Former Husbands: Courts Say “Pay Up!” The High Cost of Child Support


child support payments

Many fathers are stunned when their attorney shows them the probable amount they will be paying in child support. They have no problem with the concept itself, but the amount—often up to 25 percent of their gross income—leaves them reeling.

Men cite two big problems when considering child support: the fact that their living expenses are not considered in the equation and the lack of control they have over the way the money is spent.

The United States Department of Agriculture determined that the cost of raising a child through the age of 18 in a middle class family with around $235,000. The large cost is for housing, while other expenses are also calculated in the equation such as food, healthcare, clothing and education. Based on these costs, many states formulate “guidelines” that take into account the payors income. In New York, for example, 17 percent of gross income is considered about right for one child. For a man making $76,000 per year, that translates into child support payments of more than $1,000 per month. Some states, like New York, have also raised the child support payment age termination to 21 from 18, forcing dads to pay child support longer.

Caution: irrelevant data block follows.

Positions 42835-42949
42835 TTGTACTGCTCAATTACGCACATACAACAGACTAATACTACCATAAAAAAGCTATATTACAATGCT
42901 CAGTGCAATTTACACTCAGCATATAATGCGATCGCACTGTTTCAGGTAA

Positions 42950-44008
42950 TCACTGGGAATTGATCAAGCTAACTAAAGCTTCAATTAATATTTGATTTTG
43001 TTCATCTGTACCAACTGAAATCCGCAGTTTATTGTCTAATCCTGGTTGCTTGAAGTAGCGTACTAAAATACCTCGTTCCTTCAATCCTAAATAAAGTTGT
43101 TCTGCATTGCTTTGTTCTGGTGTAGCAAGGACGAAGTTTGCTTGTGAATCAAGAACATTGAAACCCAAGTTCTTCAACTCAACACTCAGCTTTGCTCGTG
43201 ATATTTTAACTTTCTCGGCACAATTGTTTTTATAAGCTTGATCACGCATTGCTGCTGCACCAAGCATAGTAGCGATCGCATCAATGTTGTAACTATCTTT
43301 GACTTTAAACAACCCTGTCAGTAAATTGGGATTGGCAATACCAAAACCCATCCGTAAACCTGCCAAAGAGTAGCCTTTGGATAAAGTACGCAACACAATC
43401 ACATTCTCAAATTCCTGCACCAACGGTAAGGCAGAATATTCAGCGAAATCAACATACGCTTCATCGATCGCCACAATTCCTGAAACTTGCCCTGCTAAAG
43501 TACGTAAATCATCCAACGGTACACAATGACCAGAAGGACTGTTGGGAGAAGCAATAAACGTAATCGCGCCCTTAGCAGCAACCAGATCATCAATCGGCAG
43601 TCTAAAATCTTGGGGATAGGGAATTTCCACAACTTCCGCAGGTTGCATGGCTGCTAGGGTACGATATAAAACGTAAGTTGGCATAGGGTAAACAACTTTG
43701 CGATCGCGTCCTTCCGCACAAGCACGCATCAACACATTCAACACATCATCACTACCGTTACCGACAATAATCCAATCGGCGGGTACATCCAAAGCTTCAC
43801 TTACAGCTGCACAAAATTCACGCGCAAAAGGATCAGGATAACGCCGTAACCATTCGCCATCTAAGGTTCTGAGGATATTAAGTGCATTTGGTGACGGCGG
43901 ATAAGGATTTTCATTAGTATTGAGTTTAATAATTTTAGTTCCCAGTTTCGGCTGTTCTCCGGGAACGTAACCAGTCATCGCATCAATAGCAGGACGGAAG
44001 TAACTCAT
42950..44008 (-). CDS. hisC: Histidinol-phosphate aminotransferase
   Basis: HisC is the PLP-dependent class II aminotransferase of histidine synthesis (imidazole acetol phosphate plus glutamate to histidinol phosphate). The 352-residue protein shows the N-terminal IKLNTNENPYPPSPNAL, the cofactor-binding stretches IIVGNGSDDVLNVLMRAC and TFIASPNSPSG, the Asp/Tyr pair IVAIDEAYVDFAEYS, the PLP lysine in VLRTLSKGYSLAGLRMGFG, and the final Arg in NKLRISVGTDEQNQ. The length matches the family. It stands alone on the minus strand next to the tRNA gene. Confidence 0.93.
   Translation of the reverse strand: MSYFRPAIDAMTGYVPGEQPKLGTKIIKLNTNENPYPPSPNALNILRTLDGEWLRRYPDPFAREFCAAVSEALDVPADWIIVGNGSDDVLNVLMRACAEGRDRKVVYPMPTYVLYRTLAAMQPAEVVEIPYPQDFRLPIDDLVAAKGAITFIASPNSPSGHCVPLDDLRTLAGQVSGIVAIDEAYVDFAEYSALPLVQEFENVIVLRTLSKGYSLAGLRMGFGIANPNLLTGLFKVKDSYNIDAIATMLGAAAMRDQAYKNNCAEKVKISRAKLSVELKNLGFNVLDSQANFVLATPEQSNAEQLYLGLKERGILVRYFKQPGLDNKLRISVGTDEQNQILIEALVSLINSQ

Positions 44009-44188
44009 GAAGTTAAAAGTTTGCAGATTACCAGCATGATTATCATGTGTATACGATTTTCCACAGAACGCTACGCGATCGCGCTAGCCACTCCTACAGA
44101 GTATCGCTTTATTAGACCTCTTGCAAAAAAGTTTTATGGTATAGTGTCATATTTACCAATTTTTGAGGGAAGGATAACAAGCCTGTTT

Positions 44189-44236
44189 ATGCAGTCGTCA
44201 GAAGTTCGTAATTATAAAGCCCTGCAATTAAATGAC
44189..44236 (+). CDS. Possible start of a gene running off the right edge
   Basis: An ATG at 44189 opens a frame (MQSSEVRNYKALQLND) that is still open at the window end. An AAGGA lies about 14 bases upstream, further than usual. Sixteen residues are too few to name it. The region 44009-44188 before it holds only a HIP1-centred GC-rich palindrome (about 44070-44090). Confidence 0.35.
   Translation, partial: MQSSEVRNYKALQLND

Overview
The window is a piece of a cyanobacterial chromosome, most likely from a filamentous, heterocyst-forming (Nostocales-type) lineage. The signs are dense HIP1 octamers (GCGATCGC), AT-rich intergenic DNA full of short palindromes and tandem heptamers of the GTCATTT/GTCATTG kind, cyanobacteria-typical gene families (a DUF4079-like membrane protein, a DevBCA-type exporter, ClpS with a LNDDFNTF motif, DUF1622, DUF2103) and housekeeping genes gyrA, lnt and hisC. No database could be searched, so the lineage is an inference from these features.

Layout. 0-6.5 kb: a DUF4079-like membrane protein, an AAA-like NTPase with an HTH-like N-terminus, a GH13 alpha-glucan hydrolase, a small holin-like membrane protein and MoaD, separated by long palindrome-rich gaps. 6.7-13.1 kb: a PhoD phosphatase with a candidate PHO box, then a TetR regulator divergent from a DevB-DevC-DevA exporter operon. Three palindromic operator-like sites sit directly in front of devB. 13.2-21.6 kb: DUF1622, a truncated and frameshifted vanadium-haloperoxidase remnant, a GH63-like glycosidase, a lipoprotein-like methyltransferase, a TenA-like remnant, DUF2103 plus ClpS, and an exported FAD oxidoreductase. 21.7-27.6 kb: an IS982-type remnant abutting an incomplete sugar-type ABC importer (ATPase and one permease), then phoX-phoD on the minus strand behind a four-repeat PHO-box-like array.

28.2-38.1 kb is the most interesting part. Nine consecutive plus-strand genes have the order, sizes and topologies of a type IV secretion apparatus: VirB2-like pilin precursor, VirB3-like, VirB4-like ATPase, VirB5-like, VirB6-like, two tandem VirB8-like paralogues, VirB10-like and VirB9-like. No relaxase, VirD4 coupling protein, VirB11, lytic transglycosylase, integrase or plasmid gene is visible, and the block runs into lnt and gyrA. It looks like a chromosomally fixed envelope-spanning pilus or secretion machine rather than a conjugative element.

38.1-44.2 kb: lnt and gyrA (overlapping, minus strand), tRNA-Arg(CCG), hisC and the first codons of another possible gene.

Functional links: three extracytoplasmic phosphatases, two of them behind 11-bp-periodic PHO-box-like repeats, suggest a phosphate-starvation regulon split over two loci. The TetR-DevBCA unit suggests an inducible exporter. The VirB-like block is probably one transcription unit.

The ironic part is that many fathers want to support their children. However, they resent writing a check to an ex-spouse, especially when they suspect the money is going toward vacations or new wardrobes for mom rather than toward expenses for the child. Many men even recognize that mothers may have suffered career setbacks, pay gaps and years of tedious child-raising chores, but are still put off by the lack of control over whether the money goes where it is intended.

The spouse who usually makes the money is most often male. This means that males will generally pay child support. Even if you split time equally with the children, the spouse with the higher income still often pays more. While joint custody agreements may lower the amount of money paid, it is not always a guarantee that a judge will recognize “equal time” as a substitute for support.

There are no easy solutions to the child support problems that plague fathers and courts around the nation. A father’s best bet is usually to start out with solid, professional legal counsel to protect his rights in the early stages of a divorce. This will often allow him to lay the groundwork for a fair divorce settlement that provides support for the children as well as protects his assets to the greatest extent possible.

Source: Huffington Post, “Child support: Paying your fair share?” Morghan Leia Richardson, August 14, 2013.

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